Blood samples will be drawn prior to dialysis session at each participating dialysis unit. Samples will be centrifuged at 3000 rpm for 15 min and then transported on ice. Samples will be coded and stored at − 70 °C. IL-6 and hsCRP levels will analyzed in duplicate by ELISA with kits from BioSource International (Carmillo, CA) and Diagnostic Systems Laboratories (Webster, TX). Oxidative stress markers will be quantified by simultaneous measurements of F2-isoprostane and isofuran concentrations with gas chromatography as described before [6].

Statistical methods

All analyses will follow the intent-to-treat principle. Given an attrition of rate of approximately 30% in the dialysis population, missing data will likely be from different sources (e. g., failure to complete questionnaire, study dropout, death). We will, therefore, utilize the multiple imputation algorithms of the IBM SPSS Missing Values 22 software [36, 37] to impute missing data. Data will be screened as recommended [38]. Standard diagnostic procedures will examine whether multivariate outliers exist, as well test for deviations from normality and linearity among dependent measures. When continuous measures are skewed, linear transformation will be attempted in order to preserve the inherent power of the continuous metric [39]. Descriptive analysis for all four time points will be including continuous measures with means, medians and standard deviations. Given OHIP-14 responses are ordinal, we will calculate the responses based on the “simple count”, score frequencies as used before [40] and analyzed with non-parametric methods. Spearman correlation analysis will be used to test associations between clinical parameters and patient’s oral health perception. In order to assess the effect of the confounding factors on oral response, univariate model will correlate PD and CAL changes with the baseline parameters, demographic, socioeconomic status variables, as well as diabetic control, dialysis adequacy and vintage, vitamin D levels.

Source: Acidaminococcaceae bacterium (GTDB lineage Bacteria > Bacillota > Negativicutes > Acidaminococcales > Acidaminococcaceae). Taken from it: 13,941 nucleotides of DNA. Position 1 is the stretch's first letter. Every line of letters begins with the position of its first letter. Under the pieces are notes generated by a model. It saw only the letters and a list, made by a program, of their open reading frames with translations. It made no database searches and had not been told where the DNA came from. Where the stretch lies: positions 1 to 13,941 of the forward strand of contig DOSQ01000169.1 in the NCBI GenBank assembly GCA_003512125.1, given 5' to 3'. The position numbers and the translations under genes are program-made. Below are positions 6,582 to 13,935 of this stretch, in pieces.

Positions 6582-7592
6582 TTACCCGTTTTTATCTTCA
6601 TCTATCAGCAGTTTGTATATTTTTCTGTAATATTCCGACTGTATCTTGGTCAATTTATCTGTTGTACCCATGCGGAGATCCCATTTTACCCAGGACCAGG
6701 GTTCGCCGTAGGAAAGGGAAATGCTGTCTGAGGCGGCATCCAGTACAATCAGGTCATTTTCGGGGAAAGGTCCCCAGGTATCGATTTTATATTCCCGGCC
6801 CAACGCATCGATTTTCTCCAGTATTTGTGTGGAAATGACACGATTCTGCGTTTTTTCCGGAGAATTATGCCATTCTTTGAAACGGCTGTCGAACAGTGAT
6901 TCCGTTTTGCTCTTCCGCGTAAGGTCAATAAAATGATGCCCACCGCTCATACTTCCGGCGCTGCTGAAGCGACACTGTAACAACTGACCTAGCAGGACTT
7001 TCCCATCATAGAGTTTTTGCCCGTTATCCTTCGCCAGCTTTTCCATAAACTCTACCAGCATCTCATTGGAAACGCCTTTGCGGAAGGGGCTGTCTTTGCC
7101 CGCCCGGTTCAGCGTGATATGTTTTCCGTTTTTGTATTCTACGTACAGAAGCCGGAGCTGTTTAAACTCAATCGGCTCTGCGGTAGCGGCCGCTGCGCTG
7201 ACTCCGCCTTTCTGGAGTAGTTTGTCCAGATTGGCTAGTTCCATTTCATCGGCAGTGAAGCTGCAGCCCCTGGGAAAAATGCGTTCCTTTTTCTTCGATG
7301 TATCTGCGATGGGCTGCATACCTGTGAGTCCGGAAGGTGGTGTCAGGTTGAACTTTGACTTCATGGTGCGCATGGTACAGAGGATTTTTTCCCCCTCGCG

Exploratory univariate analysis and test statistics will be conducted to examine variable distribution. Outliers defined as more than two standard deviations from the mean will be detected. All biomarker variables will be tested for normality and logarithmically transformed if not normal. All analyses will include means and standard deviations for continuous variables and percentages for categorical variables. For skewed variables, analyses will show median and interquartile ranges. CRP and IL-6 changes (ΔCRP and ΔIL6) will be the dependent variables for hypothesis testing between the two arms. We will use a 3-level (time, subject, and cluster) hierarchical linear modeling technique [41] in the analysis of the data. The intercept (as a more robust indicator of initial baseline status) and slope (as an indicator for change, modeled as linear) are created for each subject. Predictors of inflammatory response will be assessed at subject level as well as subject nested within arm/recruitment site level. Additional secondary analyses will assess changes in the nutritional markers. The HLM will isolate predictors of inflammatory and oxidative stress response based on clinical phenotype, and medical confounders.